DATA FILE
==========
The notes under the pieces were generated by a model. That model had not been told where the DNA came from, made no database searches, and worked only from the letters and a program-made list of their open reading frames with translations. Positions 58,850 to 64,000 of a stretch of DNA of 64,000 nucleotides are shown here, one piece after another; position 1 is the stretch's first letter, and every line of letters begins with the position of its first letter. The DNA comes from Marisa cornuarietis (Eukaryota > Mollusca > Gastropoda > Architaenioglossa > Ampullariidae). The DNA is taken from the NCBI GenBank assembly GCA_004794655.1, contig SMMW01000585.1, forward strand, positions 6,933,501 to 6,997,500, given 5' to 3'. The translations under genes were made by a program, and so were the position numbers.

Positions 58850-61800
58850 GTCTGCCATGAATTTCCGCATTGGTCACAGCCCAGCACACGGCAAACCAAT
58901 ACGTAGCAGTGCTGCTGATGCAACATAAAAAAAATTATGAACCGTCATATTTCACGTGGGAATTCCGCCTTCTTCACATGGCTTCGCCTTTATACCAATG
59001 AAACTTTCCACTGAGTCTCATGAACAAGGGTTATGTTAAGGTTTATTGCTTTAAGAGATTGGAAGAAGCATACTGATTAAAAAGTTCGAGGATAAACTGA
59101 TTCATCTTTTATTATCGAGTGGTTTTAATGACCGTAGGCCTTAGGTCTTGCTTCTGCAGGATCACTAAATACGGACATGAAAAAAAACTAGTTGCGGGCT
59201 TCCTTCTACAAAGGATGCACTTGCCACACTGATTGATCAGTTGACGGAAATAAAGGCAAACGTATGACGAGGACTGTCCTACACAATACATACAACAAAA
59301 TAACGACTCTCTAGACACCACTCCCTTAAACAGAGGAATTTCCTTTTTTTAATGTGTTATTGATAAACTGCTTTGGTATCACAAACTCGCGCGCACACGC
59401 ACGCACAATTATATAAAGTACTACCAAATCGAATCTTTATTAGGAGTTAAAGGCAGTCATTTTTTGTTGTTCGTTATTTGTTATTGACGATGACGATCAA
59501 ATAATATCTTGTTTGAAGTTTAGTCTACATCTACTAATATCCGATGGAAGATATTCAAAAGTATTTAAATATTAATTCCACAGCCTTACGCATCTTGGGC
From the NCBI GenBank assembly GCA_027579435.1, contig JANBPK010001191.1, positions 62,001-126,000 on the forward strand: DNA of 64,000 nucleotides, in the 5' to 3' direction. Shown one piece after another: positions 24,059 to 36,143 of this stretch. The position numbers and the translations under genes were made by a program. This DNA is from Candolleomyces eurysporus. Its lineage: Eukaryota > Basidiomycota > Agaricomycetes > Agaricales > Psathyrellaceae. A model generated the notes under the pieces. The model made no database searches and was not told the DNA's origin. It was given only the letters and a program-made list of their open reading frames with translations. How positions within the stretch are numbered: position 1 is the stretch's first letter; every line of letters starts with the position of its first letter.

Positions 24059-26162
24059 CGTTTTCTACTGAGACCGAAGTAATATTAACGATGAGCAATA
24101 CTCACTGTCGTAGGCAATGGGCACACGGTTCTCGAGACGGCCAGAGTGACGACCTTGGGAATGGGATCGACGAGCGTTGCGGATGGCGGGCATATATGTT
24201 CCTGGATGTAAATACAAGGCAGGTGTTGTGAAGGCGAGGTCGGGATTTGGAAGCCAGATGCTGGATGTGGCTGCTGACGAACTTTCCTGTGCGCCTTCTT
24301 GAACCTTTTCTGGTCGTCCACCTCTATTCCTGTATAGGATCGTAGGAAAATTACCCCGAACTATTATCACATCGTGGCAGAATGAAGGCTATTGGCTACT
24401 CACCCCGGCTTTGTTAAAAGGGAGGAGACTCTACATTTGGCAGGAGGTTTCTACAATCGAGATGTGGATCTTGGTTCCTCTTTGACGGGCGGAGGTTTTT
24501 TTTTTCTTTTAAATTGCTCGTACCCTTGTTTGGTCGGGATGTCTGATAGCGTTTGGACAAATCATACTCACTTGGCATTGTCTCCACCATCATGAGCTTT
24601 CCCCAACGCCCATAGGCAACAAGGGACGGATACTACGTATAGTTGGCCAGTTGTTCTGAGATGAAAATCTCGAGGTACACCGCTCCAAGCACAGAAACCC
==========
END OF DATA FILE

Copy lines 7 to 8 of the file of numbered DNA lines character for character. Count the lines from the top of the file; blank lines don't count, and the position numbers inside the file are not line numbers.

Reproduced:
59201 TCCTTCTACAAAGGATGCACTTGCCACACTGATTGATCAGTTGACGGAAATAAAGGCAAACGTATGACGAGGACTGTCCTACACAATACATACAACAAAA
59301 TAACGACTCTCTAGACACCACTCCCTTAAACAGAGGAATTTCCTTTTTTTAATGTGTTATTGATAAACTGCTTTGGTATCACAAACTCGCGCGCACACGC